tough to keep track of all of these names. At least, I had it typed in front of me earlier.

Amazon should come under scrutiny though, even just the last few weeks, we have seen the rise in Amazon's power. We have seen the need and the

necessity of things like smart phones for Apple.

The key question for these lawmakers is, do they help ultimately consumers and small businesses, or do they hurt them? Because the defense that we're

going to hear from these big shots is, look, we're actually net good for society, you need to promote American innovation, not restrict it.


O'SULLIVAN: Absolutely. And unsurprisingly, you know, we've seen the opening testimony of some of these CEOs and they all make that point. They

say that America is a better country because of them, that they are drivers of employment, et cetera.

Look, I mean, I think for each company, for Amazon, a lot of this there will be questions about, you know, how it uses data from third-party

companies that sell on its website to then develop products or to acquire companies to sell products that could then undercut some of the independent

retailers that sell on Amazon.

When it comes to Apple, there's going to be a lot of questions about the App Store. And when it comes to Google, the search ranking. That's

obviously a big issue we've seen it in Europe, too.

When it comes to Facebook, I guess, perhaps the company that's under the most scrutiny here is obviously, there will be questions about their

acquisitions of Instagram, of WhatsApp and now GIPHY, but you know, I do think that today will go much further beyond just the sort of merger and

acquisition questions, too, really about the true power that companies, especially Facebook have, in speech and in the election here in the United

States and the role they have at controlling what the public and voters see and do not see.

So I think it's going to be a fascinating few hours. I think you're right. A lot of the people on this committee are extremely well-briefed. But no

doubt, we'll also see a lot of partisan questions, too, particularly after Donald Trump, Jr. was briefly suspended from tweeting on Twitter yesterday

after sharing COVID-19 misinformation, so there will be lots of those regular questions about perceived anti-conservative bias on the part of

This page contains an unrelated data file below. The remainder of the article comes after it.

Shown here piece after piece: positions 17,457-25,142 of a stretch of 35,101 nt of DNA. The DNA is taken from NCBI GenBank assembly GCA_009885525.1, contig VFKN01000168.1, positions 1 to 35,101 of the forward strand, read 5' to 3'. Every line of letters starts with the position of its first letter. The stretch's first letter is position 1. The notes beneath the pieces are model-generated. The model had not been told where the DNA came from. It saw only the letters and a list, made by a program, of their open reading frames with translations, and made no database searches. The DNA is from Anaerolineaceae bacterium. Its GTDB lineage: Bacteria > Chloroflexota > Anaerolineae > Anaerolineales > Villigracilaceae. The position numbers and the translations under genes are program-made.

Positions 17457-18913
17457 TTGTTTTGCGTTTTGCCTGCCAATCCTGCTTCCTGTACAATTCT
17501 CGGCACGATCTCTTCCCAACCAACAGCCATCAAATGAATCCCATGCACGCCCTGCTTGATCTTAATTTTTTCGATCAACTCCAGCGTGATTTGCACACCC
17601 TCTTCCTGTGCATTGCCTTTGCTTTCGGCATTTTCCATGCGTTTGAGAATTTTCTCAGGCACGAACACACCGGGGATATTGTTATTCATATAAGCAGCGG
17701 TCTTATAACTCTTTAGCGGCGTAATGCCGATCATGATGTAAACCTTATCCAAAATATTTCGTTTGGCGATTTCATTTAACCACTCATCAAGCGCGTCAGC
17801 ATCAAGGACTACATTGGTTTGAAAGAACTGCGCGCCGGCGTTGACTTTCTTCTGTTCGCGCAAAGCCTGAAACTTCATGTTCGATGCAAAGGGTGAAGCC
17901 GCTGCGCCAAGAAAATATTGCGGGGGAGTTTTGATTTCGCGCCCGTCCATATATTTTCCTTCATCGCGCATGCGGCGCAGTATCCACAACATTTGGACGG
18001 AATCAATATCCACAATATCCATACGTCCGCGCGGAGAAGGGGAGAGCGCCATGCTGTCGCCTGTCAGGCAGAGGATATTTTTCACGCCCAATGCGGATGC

Silicon Valley.

So, it should be a fun few hours, not probably too fun for the CEO, though -- Julia.

CHATTERLEY: Yes, probably more fun than being there in person, actually. At least, they've got a bit of distance due to the COVID concerns, of

course. They're sort of dialing in rather than anything else.

Your points though are critical, whichever way you look at this, is it too much power ultimately in too few hands? Donie, how do we go from here to

lawmakers going, okay, we've got all this information now, do we need to take action or don't we? Because it does seem to be Democrats and

Republicans that are on board. It's a bipartisan effort here, perhaps to regulate these, however that looks.

O'SULLIVAN: Yes, it's possible. I mean, look, there have now been different tech hearings for a few years, especially since the 2016 election

and Cambridge Analytica, and really we've seen very little or no legislation, frankly, that really affects these companies in a major way.

But it is a bipartisan issue that both Republicans and Democrats want to crack down on these companies, but sometimes they want to crack down on

them in different ways.

Also, you know, an important role here is the role of the Attorney Generals in individual states, many of which have individual investigations in each

state into some of these companies around antitrust.

So, you know, I think it is going to be a big leap to go from this hearing and all of these hearings to whether we actually see new laws on the books

and you know, whether Republicans and Democrats come together on some issues around this, despite having very different motivations for doing so,

well, that's going to be one of the big issues, I think, that the lobbyists for these four companies are going to be working very, very hard on in the

coming months -- Julia.

CHATTERLEY: I'm so glad you mentioned the lobbyists. Yes, a lot of pushback and working behind-the-scenes to prevent anything that really does